A recently widowed, small-time hustler struggles to raise his two teenage daughters on his own, and still make a dishonest living in 1950s Indiana.A recently widowed, small-time hustler struggles to raise his two teenage daughters on his own, and still make a dishonest living in 1950s Indiana.A recently widowed, small-time hustler struggles to raise his two teenage daughters on his own, and still make a dishonest living in 1950s Indiana.
Told through the reminiscences of Sonya (with Balk providing effective voice-over narration), the story unfolds with the help of flashbacks which reflect the turmoil of young Sonya and Greta's lives with Ray. The sequences involving Valery are especially poignant, and presented with such care and subtly that it enables you to feel and share her every disappointment-- and there were many. You also share her joy at winning a simple raffle at the neighborhood movie theater, where she would escape with Sonya every Wednesday night. And when Sonya points out the fact that her mother cried at every film, no matter what it was, it says volumes about Valery's state of mind and the despair and unhappiness with which she lived, yet masked so convincingly in front of Sonya. It's also easy to understand the bond between the sisters, formed as a means of steeling themselves against the unconscionable neglect of their father. Though not physically abusive, the pain he inflicted on his daughters psychologically was immeasurable. Yet they stood by him; perhaps because they had nowhere else to go and no one to whom they could turn.
Filmed on location in Oregon, the film has a wistful, almost dreamlike quality that successfully reflects the era it depicts, as well as the overall mood of the story, aided in no small part by the atmosphere director Drazan creates. He renders a touching sense of injustice that keeps the viewer acutely aware of the helpless and seemingly inescapable situation in which the girls are forced to remain, and he makes the girls so readily accessible that it is easy to emphasize with them. And it makes you realize that even as big as the world is, everybody lives within their own little part, and it's different for every individual. The world of your next door neighbor may not resemble the world in which you live in any way, shape or form; and because of that, need often goes undetected and want thrives.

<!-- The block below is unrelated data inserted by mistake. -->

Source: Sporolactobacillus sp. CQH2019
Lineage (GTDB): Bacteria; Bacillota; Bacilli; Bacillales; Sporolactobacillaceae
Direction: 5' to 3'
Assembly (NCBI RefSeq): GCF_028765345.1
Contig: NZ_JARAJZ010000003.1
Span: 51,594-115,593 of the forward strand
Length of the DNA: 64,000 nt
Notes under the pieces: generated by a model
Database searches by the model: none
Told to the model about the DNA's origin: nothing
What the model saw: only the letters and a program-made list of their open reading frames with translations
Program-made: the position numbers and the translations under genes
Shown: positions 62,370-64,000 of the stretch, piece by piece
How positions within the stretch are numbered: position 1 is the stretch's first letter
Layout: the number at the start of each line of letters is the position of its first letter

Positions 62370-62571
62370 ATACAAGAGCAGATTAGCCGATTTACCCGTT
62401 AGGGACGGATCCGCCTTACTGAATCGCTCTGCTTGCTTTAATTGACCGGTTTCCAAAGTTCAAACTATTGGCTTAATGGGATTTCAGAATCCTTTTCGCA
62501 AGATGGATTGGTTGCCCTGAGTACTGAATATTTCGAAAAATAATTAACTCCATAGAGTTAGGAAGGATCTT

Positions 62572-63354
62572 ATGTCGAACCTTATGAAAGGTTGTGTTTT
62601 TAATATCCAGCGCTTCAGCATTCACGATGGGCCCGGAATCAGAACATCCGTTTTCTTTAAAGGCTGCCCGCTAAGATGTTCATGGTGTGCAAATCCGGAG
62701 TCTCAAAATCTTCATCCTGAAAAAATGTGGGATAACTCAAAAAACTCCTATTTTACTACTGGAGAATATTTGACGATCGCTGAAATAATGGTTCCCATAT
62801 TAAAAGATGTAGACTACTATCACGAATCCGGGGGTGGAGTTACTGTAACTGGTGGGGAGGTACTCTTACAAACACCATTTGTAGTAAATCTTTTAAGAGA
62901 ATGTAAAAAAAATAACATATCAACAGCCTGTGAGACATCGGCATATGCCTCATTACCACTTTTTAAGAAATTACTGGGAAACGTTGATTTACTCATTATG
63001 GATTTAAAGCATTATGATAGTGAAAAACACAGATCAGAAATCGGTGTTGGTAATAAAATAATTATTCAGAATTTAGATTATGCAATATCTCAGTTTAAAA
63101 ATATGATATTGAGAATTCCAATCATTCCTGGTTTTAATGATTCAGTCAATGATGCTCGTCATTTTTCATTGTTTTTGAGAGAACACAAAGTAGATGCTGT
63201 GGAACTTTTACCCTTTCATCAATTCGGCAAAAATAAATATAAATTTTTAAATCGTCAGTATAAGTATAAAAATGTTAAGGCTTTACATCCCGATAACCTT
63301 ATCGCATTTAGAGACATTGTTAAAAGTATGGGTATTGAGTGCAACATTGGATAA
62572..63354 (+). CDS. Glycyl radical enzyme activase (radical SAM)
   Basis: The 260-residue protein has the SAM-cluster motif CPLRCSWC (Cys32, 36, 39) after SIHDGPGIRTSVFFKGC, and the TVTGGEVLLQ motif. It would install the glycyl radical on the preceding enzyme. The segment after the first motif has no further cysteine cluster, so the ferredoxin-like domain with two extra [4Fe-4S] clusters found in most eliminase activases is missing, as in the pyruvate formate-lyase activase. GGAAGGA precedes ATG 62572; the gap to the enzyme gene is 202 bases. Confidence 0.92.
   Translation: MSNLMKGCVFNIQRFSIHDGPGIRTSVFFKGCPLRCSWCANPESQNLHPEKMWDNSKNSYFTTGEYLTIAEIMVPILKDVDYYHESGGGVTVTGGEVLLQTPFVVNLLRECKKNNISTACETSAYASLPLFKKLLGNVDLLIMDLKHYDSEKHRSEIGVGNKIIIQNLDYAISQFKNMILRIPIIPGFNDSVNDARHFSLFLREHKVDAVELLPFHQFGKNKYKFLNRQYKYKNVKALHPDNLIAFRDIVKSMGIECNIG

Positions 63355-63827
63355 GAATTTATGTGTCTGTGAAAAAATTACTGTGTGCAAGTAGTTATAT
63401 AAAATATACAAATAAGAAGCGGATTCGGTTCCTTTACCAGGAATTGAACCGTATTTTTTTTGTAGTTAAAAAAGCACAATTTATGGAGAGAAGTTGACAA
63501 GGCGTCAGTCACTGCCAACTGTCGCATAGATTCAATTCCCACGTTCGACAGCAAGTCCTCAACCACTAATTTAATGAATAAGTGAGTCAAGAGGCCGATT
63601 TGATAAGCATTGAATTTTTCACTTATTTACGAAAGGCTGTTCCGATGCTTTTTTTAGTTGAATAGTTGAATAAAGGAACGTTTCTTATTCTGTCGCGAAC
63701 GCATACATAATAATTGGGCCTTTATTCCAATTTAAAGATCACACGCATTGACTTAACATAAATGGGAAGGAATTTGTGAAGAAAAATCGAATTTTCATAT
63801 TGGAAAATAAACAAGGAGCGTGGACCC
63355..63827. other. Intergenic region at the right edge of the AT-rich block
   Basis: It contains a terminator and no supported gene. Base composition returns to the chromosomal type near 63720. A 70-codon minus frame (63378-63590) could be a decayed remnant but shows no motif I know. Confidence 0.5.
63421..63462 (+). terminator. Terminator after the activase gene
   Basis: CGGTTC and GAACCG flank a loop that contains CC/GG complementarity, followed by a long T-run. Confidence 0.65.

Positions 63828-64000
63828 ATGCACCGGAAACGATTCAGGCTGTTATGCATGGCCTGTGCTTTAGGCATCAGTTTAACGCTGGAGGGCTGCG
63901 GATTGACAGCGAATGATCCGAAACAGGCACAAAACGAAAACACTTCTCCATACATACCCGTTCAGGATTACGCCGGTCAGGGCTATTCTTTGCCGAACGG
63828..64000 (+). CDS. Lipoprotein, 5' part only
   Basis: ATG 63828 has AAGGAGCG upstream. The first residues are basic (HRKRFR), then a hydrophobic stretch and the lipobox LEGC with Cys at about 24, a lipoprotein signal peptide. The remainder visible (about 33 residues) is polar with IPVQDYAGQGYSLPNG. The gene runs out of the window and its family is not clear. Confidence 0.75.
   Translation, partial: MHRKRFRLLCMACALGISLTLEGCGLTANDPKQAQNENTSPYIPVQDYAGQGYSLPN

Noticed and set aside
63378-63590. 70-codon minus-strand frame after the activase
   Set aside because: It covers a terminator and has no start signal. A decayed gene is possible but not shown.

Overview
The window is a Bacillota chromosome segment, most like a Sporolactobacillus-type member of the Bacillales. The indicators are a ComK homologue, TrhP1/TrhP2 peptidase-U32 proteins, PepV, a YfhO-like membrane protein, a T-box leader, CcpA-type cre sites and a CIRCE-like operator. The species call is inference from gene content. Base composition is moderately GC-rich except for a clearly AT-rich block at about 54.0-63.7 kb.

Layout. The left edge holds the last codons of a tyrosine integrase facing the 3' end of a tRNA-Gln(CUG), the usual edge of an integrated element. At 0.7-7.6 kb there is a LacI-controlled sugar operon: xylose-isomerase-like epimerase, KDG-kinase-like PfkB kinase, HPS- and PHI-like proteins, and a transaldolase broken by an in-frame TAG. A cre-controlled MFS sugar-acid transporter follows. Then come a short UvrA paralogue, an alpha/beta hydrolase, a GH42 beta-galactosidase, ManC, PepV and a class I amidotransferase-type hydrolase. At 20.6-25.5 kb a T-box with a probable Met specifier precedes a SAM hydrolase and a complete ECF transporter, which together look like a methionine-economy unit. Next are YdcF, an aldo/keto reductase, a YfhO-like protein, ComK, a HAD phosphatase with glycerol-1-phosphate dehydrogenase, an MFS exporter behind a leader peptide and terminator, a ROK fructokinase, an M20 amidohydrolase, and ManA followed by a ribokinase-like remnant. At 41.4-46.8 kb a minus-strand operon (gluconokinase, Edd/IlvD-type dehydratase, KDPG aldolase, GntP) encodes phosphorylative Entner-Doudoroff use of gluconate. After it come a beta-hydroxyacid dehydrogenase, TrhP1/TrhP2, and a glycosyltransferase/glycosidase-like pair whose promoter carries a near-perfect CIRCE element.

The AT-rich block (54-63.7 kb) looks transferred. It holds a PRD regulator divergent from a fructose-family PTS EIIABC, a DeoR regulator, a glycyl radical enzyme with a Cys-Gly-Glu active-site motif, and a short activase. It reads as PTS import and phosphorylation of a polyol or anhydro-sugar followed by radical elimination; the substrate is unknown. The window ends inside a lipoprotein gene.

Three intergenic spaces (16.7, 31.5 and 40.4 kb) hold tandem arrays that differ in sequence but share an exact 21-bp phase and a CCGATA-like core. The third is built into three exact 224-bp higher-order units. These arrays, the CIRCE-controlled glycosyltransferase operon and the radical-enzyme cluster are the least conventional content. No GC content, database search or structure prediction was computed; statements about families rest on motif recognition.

As Ray, Harvey Keitel is outstanding, giving a restrained and understated performance that allows you to like him and hate him at the same time. This is a complex character that Keitel develops extremely well, showing you the schemer and the con-man, but also giving you something of an indication of what lies beneath. This is a man capable of disciplined introspection, yet too selfish to do what he must know is the right thing by his family. He's a man who is past believing in himself, but has actually fallen victim to his own con and is unable to let loose of his irresponsible dreams. It's a strong performance, through which he paints the picture of a desperate man, who has no idea of just how desperate he is until it's too late. And the saddest thing about it is the effect it has on Sonya and Greta.
Giving an affecting performance, as well, is the young Fairuza Balk, whose dark beauty and intensity make her perfect for the role of Sonya. She has such expressive eyes that they veritably serve as a window into the soul of her character, which nevertheless seems to emerge from a very private place, and one that gives it definition. Like Keitel, Balk's performance is rather restrained, which gives even more power to her already mesmerizing screen presence. She makes you understand how her circumstances have affected her, which she subtly conveys in the way she relates to those around her, including Greta. There's a sense of the exceptional about Balk, who in an industry filled with young actors seemingly just off the production line, remains unique and has served herself and her career well by exploring some diverse characters in such films as `American History X,' `Things To do In Denver When You're Dead,' `The Waterboy' and possibly her most definitive role, as that of the young witch in `The Craft.' Sonya is one of her more down-to-earth characters, and she delivers her quite well.
The supporting cast includes Vincent D'Onofrio (Mr. Webster), Diane Baker (Abigail Tate), Chris Penn (Jarvis), Amber Benson (Margaret), Annette O'Toole (Ginny) and Seymour Cassel (Eddie). Thought provoking and emotionally involving, `Imaginary Crimes' will take you to a dark place, and it's one that may be all too familiar to some who see this film. This is no happily-ever-after fairy tale, but a very real look at some hard facts about the world in which we live and the people who surround us, and the necessity of reaching out to those who just may be in need. 9/10.
- Dec 18, 2001